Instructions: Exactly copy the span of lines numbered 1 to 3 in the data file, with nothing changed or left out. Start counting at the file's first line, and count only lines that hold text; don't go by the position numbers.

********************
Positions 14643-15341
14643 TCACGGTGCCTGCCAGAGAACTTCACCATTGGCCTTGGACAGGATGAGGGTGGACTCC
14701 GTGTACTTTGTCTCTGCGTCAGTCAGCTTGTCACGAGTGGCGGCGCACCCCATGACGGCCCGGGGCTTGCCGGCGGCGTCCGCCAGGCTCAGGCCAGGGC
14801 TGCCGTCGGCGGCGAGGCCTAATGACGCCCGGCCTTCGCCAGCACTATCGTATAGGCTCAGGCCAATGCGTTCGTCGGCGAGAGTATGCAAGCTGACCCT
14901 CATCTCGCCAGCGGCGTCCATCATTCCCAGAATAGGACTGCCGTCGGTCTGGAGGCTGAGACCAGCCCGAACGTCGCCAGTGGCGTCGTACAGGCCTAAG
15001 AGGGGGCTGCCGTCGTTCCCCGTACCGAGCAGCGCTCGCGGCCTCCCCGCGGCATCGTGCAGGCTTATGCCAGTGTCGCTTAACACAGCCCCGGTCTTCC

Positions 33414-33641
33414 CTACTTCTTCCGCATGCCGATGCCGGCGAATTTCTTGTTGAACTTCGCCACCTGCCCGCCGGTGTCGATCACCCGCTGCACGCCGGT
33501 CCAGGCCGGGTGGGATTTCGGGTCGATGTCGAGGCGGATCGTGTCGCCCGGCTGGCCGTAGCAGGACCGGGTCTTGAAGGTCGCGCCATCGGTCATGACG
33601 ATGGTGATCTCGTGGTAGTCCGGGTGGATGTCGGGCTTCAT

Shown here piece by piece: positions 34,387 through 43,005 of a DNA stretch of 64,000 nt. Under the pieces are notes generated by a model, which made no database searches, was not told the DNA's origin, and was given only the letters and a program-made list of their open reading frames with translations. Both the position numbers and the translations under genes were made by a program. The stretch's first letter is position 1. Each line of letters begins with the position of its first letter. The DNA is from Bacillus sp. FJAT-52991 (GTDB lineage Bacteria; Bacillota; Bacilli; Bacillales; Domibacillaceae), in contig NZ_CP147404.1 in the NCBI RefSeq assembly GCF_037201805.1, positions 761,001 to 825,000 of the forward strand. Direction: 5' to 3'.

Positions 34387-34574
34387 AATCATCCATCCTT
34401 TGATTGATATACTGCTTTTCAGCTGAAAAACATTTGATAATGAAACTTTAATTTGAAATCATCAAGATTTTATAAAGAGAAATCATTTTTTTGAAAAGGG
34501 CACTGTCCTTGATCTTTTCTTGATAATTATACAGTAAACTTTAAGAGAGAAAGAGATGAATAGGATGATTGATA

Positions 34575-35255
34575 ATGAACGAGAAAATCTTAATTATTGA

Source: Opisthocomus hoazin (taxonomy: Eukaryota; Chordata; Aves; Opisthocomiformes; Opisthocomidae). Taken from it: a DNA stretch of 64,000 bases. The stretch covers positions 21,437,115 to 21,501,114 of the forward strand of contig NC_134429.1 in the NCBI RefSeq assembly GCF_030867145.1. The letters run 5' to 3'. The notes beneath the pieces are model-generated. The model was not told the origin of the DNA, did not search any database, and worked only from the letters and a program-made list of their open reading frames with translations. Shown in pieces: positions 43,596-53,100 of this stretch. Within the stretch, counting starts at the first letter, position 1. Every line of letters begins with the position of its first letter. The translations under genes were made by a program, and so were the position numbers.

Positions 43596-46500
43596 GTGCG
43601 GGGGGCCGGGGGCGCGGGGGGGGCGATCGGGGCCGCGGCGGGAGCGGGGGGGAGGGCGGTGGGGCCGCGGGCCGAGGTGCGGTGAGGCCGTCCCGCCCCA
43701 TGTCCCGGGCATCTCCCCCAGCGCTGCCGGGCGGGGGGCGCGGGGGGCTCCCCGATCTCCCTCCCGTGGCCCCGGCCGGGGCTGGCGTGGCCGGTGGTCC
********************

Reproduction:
Positions 14643-15341
14643 TCACGGTGCCTGCCAGAGAACTTCACCATTGGCCTTGGACAGGATGAGGGTGGACTCC
14701 GTGTACTTTGTCTCTGCGTCAGTCAGCTTGTCACGAGTGGCGGCGCACCCCATGACGGCCCGGGGCTTGCCGGCGGCGTCCGCCAGGCTCAGGCCAGGGC